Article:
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Fall garden compost and pine straw

As for the existing plants, the jalapeño peppers are doing quite well. I’ve got a couple of varieties including Craig’s Grande, Orange Spice, Pumpkin Spice and Brown Jalapeño peppers. I’ll make cowboy caviar (a sweet and spicy mix) and can them along with stuffing some with cream cheese and sausage and maybe wrap some bacon around them for appetizers.

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Craig’s Grande Jalapeño Pepper
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Pepper, Orange Spice Jalapeño

I have some Ozark Giant and Purple Beauty Bell Peppers growing as well.

Pepper, Purple Beauty

I planted a couple of varieties of mustard greens and they are coming up fast. There’s also a some collard greens mixed in. I’ll wait another few weeks and plant some more (succession planting)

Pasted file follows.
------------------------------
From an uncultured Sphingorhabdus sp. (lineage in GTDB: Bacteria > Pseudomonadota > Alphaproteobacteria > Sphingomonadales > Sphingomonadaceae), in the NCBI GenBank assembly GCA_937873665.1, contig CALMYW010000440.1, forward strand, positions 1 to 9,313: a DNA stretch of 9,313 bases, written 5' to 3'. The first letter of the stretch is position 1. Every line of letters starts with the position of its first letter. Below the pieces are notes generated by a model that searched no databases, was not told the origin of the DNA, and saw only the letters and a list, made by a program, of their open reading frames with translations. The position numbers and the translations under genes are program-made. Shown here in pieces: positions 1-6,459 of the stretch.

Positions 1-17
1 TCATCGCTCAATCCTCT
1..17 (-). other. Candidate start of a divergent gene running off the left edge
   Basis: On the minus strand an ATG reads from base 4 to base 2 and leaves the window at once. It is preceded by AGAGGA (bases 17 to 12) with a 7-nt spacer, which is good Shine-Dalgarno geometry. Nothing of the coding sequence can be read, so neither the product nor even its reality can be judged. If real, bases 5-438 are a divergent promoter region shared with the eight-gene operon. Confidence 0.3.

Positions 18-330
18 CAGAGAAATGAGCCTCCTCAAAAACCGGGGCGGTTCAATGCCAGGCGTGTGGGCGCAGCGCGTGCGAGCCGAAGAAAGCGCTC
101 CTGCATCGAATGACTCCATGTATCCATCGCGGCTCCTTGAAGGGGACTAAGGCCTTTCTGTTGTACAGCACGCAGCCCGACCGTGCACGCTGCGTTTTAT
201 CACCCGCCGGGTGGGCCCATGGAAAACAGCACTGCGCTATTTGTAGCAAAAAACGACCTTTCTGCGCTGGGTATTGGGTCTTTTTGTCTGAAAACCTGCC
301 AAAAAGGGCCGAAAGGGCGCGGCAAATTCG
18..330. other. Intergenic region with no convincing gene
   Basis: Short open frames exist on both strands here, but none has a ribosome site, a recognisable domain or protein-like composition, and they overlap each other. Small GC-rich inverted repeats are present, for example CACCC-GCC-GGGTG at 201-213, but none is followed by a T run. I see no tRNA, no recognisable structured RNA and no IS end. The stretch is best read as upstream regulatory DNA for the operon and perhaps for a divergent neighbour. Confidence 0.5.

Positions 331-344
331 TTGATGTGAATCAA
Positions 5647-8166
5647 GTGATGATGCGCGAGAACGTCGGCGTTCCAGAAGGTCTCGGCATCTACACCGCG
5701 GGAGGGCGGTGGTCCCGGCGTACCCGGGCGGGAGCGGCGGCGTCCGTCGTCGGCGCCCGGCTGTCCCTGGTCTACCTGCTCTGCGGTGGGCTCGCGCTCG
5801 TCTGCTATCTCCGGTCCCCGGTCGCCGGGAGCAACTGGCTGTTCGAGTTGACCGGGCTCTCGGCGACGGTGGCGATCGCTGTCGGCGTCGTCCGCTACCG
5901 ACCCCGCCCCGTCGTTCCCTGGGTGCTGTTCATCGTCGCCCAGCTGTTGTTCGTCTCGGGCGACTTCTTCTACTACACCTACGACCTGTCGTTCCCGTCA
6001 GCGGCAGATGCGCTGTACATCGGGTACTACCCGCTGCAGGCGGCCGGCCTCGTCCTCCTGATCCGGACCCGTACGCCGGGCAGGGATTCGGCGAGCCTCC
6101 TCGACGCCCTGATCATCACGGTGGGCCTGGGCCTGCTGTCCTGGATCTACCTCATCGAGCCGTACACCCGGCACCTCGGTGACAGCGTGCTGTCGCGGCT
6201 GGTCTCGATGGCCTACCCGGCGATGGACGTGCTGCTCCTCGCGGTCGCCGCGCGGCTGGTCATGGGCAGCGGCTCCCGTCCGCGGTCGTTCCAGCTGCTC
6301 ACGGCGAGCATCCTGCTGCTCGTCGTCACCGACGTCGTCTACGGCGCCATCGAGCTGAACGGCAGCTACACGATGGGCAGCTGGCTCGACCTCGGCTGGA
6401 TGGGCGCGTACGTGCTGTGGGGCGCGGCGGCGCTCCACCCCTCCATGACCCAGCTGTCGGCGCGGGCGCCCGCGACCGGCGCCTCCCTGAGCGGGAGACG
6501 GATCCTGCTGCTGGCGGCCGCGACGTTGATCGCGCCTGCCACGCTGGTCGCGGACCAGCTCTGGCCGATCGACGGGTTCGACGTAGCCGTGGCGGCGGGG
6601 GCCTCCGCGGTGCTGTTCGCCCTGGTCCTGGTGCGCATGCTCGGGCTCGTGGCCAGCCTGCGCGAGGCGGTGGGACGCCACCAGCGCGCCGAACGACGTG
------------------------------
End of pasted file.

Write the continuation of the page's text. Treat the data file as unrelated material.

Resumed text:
Japanese Giant Red and Green Wave Mustard Greens, along with a few Georgia Southern Collard Greens

I have some cucumbers on a “cattle panel” trellis that have been very productive but are slowing up now due to the heat. Earlier in the summer they were so productive we couldn’t eat and give enough of them away.

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Tokiwa “Tokyo Green” Cucumber

I planted two varieties of watermelon, Sugar Baby and Stars and Moon (Cherokee). I have this Sugar Baby but can’t wait for the Stars and Moon watermelon to get to size.

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Watermelon, Sugar Baby

The okra is doing well as it loves this time of the year.